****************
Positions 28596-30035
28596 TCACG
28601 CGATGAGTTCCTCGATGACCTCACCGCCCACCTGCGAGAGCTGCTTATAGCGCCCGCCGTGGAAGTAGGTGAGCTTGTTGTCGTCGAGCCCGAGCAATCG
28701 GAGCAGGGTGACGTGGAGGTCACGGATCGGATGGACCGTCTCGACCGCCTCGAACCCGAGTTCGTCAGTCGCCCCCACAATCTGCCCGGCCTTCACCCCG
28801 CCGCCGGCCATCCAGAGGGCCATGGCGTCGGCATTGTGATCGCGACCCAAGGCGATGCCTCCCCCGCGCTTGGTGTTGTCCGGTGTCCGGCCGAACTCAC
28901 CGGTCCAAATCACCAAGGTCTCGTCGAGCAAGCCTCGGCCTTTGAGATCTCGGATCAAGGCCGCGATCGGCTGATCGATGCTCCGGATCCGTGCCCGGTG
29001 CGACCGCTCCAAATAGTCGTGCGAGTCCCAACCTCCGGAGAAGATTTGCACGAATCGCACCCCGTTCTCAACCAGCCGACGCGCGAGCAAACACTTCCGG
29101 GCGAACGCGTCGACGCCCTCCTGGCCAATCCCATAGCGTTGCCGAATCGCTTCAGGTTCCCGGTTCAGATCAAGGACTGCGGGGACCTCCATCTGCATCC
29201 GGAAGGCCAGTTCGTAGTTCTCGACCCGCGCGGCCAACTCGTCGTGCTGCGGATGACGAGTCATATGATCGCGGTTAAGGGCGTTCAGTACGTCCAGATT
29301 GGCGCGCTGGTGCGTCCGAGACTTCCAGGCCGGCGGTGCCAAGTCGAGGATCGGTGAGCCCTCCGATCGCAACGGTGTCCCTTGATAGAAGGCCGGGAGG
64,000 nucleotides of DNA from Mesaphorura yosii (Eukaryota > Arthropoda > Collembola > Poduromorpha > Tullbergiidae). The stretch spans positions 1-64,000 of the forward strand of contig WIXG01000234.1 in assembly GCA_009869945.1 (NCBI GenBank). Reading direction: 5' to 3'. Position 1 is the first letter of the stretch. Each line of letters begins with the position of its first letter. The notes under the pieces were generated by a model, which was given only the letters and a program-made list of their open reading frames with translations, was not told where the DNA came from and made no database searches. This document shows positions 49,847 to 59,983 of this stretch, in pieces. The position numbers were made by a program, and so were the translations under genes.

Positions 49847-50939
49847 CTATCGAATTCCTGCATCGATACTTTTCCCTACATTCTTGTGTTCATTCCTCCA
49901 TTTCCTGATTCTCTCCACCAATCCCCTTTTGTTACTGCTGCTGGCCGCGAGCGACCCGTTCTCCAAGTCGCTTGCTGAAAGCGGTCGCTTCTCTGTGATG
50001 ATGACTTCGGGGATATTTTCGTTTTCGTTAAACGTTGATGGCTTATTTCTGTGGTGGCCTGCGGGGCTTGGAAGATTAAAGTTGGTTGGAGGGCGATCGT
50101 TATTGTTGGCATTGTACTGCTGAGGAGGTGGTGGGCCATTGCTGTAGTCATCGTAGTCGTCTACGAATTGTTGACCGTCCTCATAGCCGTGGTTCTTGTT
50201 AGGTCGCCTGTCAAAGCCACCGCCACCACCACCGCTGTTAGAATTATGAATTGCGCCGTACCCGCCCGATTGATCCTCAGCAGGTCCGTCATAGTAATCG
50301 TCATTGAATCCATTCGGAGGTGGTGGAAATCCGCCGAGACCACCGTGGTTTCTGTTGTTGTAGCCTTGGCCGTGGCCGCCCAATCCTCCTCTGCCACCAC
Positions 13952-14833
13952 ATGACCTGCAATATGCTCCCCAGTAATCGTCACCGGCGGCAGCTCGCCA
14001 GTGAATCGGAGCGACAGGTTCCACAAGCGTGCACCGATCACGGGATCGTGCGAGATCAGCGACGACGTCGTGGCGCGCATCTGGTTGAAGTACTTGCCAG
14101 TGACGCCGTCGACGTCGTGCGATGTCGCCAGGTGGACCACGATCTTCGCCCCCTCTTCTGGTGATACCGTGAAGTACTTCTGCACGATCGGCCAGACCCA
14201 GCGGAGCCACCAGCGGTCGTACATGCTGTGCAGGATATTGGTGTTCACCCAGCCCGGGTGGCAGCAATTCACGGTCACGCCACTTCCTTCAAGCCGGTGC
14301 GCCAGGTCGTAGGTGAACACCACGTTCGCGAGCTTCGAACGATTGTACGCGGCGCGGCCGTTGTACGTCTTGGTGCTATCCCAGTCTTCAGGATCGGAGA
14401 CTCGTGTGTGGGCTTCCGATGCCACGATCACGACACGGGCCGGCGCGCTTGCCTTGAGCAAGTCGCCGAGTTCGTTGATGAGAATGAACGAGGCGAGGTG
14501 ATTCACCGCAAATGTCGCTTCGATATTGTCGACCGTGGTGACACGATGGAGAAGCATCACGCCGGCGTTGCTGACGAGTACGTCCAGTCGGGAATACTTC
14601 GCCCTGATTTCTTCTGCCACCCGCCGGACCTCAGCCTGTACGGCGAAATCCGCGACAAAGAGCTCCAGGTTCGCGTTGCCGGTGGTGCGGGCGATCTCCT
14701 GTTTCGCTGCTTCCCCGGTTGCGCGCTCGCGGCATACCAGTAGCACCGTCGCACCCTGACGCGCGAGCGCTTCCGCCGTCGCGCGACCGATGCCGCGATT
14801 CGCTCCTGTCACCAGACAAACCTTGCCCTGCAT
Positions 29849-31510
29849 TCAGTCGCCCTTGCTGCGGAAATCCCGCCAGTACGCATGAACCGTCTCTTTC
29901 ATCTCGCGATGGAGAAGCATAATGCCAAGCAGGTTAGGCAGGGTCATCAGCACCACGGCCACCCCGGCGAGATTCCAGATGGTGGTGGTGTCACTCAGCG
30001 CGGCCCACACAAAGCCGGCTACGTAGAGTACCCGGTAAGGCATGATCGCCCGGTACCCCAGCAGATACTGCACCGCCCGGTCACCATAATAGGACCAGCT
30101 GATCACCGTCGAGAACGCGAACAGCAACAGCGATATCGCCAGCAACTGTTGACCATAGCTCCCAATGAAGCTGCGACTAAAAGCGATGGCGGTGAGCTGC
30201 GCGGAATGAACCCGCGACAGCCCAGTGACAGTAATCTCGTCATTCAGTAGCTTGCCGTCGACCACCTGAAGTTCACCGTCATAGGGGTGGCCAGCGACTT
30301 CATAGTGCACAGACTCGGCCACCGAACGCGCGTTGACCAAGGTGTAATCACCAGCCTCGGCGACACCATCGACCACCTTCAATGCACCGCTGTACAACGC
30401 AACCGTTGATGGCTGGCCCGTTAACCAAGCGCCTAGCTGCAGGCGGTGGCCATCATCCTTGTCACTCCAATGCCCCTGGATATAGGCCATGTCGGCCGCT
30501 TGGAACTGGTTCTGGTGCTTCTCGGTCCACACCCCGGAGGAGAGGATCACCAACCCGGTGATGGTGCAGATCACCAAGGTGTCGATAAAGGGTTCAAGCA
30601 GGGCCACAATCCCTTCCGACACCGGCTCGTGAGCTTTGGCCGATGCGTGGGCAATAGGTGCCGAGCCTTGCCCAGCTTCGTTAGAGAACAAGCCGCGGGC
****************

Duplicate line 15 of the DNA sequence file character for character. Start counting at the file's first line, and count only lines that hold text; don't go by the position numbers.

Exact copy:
50001 ATGACTTCGGGGATATTTTCGTTTTCGTTAAACGTTGATGGCTTATTTCTGTGGTGGCCTGCGGGGCTTGGAAGATTAAAGTTGGTTGGAGGGCGATCGT